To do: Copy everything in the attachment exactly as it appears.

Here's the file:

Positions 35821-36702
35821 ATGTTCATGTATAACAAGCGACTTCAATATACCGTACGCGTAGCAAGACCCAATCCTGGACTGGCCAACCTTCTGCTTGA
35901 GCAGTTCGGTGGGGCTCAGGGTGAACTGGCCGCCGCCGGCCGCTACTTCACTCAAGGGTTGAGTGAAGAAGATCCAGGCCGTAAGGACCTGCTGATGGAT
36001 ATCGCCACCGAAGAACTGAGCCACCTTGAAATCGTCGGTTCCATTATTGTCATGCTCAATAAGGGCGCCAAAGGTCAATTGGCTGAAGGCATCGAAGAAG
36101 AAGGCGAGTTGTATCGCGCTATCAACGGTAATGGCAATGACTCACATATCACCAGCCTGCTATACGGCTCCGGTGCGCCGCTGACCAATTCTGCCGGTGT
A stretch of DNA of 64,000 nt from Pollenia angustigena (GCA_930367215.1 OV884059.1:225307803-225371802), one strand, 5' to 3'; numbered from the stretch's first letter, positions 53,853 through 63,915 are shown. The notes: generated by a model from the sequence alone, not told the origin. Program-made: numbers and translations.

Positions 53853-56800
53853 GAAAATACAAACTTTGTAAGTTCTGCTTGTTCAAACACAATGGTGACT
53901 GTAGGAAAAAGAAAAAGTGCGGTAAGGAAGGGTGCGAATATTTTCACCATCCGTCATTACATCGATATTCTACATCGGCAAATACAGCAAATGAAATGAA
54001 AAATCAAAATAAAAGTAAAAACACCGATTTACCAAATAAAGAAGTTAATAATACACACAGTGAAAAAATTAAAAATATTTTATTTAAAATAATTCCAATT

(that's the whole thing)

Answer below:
Positions 35821-36702
35821 ATGTTCATGTATAACAAGCGACTTCAATATACCGTACGCGTAGCAAGACCCAATCCTGGACTGGCCAACCTTCTGCTTGA
35901 GCAGTTCGGTGGGGCTCAGGGTGAACTGGCCGCCGCCGGCCGCTACTTCACTCAAGGGTTGAGTGAAGAAGATCCAGGCCGTAAGGACCTGCTGATGGAT
36001 ATCGCCACCGAAGAACTGAGCCACCTTGAAATCGTCGGTTCCATTATTGTCATGCTCAATAAGGGCGCCAAAGGTCAATTGGCTGAAGGCATCGAAGAAG
36101 AAGGCGAGTTGTATCGCGCTATCAACGGTAATGGCAATGACTCACATATCACCAGCCTGCTATACGGCTCCGGTGCGCCGCTGACCAATTCTGCCGGTGT
A stretch of DNA of 64,000 nt from Pollenia angustigena (GCA_930367215.1 OV884059.1:225307803-225371802), one strand, 5' to 3'; numbered from the stretch's first letter, positions 53,853 through 63,915 are shown. The notes: generated by a model from the sequence alone, not told the origin. Program-made: numbers and translations.

Positions 53853-56800
53853 GAAAATACAAACTTTGTAAGTTCTGCTTGTTCAAACACAATGGTGACT
53901 GTAGGAAAAAGAAAAAGTGCGGTAAGGAAGGGTGCGAATATTTTCACCATCCGTCATTACATCGATATTCTACATCGGCAAATACAGCAAATGAAATGAA
54001 AAATCAAAATAAAAGTAAAAACACCGATTTACCAAATAAAGAAGTTAATAATACACACAGTGAAAAAATTAAAAATATTTTATTTAAAATAATTCCAATT